Obama’s Supporters & His Creepiness Factor

Watching the brouhaha over Obama’s school speech, I developed a theory for why people (rightfully) assumed the worst – an indoctrination speech. During the campaign, Obama won because he stuck to vague and inspiring speeches. He avoided detailed policy issues as much as possible, and that allowed voters to see him as whatever they imagined. The Communist Party could see him as a stepping stone toward their agenda while moderate Americans could focus on him as an alternative to Bush & the Beltway insiders who seemed to be bickering while the economy collapsed. That’s the nice thing about Hope & Change – you can hope for one kind of change that’s not at all like the change your neighbor hopes for while casting the ballot for the same candidate.

But I don’t believe that most people thought he would govern like he campaigned. They assumed he would actually have ideas that weren’t simply rooted in talking points that sounded flowery. Take health care. He demanded that Congress send “health care reform” before August recess. Yet only now, after things have fallen apart, is he actually going to tell Congress what he wants. You can see how various versions of the bill have spurred a public rebuke like most politicians have never seen before.

Back to education, now you’re talking about people’s kids. A parent can go protest at their local Congressman’s office, but kids aren’t likely to feel comfortable speaking up to oppose political arguments made in the classroom by adults with authority. When you look at how Obama’s supporters have tried to define him, especially to influence children, there’s a huge creepiness factor at work.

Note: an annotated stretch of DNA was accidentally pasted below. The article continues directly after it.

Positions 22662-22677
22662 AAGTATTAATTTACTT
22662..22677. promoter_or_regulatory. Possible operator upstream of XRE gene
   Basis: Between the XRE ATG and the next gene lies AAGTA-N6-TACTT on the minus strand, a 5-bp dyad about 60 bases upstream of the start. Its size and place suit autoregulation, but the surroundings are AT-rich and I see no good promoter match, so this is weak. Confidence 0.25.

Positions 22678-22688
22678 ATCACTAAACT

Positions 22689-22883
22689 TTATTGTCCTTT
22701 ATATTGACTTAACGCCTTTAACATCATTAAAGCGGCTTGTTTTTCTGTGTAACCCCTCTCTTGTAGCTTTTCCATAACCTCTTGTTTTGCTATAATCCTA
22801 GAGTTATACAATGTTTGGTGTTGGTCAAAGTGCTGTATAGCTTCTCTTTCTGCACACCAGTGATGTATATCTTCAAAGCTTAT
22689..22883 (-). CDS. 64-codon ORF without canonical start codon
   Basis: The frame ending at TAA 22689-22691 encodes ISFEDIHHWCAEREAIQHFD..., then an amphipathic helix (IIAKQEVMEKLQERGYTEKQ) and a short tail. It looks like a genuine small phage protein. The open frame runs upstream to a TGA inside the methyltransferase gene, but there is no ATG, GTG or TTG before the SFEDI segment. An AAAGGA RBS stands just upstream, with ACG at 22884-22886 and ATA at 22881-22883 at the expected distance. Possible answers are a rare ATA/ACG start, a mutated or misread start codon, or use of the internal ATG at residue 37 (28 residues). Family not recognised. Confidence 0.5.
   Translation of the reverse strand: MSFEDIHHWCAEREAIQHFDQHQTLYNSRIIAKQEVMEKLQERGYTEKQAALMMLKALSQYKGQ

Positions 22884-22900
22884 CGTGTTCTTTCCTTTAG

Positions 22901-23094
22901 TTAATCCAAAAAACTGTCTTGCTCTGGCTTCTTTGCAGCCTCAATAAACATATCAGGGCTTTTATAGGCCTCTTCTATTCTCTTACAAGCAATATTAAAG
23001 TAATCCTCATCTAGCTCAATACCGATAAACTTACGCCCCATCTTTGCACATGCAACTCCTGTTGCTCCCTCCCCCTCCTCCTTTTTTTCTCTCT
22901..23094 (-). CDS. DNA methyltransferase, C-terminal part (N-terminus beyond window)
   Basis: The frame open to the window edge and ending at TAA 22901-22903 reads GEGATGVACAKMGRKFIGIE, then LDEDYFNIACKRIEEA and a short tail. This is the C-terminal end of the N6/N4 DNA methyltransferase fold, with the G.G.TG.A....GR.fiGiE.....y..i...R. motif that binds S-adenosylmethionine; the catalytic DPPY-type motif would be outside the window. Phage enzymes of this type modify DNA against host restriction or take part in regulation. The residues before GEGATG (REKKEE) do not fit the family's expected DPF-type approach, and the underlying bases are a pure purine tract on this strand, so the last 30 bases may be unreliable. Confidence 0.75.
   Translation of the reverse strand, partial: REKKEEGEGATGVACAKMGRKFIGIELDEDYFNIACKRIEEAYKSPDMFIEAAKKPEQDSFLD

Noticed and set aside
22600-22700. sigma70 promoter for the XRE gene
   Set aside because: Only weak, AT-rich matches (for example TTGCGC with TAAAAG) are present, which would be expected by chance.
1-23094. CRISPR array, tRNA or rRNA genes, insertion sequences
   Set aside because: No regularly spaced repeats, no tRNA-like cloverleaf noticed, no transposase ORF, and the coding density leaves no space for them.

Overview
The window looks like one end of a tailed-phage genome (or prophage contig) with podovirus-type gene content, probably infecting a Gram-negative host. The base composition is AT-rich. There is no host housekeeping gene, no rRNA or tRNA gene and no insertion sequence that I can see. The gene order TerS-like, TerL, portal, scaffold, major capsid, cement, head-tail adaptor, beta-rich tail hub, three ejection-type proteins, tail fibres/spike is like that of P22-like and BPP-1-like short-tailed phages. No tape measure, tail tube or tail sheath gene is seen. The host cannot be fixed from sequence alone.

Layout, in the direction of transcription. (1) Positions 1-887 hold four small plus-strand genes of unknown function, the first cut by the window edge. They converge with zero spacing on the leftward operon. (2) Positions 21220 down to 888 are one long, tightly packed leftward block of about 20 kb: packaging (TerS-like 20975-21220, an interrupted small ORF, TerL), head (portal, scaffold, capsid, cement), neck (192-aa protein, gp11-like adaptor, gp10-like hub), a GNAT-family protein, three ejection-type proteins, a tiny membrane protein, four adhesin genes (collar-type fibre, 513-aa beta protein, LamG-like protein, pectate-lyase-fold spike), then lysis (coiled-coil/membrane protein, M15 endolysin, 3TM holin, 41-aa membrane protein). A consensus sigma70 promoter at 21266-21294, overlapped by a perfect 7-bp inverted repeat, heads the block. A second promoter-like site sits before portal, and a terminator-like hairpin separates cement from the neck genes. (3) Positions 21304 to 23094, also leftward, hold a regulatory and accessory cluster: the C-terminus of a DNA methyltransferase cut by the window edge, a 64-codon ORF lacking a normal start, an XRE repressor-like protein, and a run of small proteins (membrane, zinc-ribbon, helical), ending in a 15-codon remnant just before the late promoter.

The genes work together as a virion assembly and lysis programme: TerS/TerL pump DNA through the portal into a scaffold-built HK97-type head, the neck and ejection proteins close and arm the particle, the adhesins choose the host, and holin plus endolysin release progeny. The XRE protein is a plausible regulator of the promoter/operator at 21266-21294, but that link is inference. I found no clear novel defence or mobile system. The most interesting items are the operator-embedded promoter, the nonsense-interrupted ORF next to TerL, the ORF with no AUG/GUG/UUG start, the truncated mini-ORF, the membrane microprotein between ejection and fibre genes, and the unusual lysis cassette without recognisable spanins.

As far as his school speech, I believe the education guide set many folks off. I know the release of the teaching guide was the first I heard about the planned speech, and the creepiness factor was definitely present.  These are a few of the comments that could be taken out of context:

  • Write letters to themselves about what they can do to help the president.  These would be collected and redistributed at an appropriate later date by the teacher to make students accountable to their goals.
  • Students could discuss their responses to the following questions: What do you think the President wants us to do? Does the speech make you want to do anything? Are we able to do what President Obama is asking of us?
  • Why is it important that we listen to the President and other elected officials, like the mayor, senators, members of congress, or the governor? Why is what they say important?

This was released by federal authorities, and was presumably written by a supporter who thought nothing about asking school kids to support the President’s agenda.  If you support his agenda, there’s probably nothing controversial about that thought, especially if you’re paid to advance that agenda as a bureaucrat.  I’m sure the idea of asking teachers to join you in that effort seems hugely innovative.

In Utah, a group of PTA leaders convinced a school principal to show an inspiring Obama video to elementary school students at the beginning of the year. The principal did not feel any obligation to review it before the assembly.


Even she realized it was blatantly biased, political, and completely inappropriate to show in school, but not before the children saw the entire video of their favorite celebrities promoting the Obama agenda. Who on earth on a PTA board would imagine that the following pledges would be controversial?

  • I pledge to make sure that senior citizens have access to health care;
  • I pledge to advance stem cell research;